Hawaiian a bigger influence on English than Cornish

It certainly came as a surprise to us to find out that British languages Welsh, Scottish Gaelic and Cornish have had less of an impact on the English language than Hawaiian, Swahili and Zulu.

Given the geography, it would be natural to assume that our neighbours from Wales and Scotland and the inhabitants of the South West had contributed a significant amount to English. However, the Oxford English Dictionary found that Cornish has donated just 40 words to English, making it the 45th biggest influencer of the language.

Even those words we have adopted from our British relatives are not in particularly common use. When was the last time you spoke about a fugou (a Cornish word for a house dug into the ground) or took your coracle for a whirl on the lake (a Welsh word for a small round boat)?

The theory behind this is that the Anglo-Saxons felt that the native British languages at the time were insignificant, and that this snobbery led to their being sidelined. As these languages have continued to decline and English has fully established itself as the overwhelming language of choice in the UK, there has been little pressure to adopt words from other indigenous languages of the British Isles.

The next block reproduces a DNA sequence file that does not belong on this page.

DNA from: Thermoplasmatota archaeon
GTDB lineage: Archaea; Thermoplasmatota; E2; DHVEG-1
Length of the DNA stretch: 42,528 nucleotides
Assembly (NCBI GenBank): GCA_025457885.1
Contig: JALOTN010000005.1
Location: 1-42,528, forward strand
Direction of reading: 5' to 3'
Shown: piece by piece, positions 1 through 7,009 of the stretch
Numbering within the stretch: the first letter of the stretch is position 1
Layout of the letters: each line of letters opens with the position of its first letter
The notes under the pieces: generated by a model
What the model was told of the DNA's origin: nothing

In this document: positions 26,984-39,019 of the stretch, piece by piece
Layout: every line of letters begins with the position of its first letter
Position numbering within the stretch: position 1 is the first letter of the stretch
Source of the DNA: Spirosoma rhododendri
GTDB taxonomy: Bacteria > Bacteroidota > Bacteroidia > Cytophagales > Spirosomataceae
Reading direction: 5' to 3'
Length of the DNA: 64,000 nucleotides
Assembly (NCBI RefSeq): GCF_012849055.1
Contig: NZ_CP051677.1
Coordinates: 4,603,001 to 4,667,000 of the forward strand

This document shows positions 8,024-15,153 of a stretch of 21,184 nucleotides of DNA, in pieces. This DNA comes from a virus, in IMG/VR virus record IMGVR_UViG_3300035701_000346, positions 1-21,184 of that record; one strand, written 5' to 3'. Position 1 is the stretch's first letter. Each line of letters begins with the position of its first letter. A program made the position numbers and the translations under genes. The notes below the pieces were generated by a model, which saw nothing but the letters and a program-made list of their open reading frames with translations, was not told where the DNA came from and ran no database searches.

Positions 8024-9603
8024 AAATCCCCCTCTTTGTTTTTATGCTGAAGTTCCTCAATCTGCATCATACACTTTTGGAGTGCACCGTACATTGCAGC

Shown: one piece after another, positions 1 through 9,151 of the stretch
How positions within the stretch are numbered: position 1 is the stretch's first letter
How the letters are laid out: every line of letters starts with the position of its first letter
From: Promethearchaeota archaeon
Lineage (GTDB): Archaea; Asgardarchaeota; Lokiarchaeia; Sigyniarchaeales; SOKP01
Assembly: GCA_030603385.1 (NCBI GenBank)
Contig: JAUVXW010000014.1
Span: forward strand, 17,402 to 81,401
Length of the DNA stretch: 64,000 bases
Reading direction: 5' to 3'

Unsurprisingly, Latin and French are the two biggest influencers, giving us 40,000 and 20,000 words respectively. Latin arrived in the UK with the Romans, while French became highly influential during the Roman invasion. Our other Western European cousins have also had a significant impact on English, as well as Scandinavian languages from the Viking invasion, with many modern place names being derived from their Viking names.

Read more about the influence other languages have had on English>>

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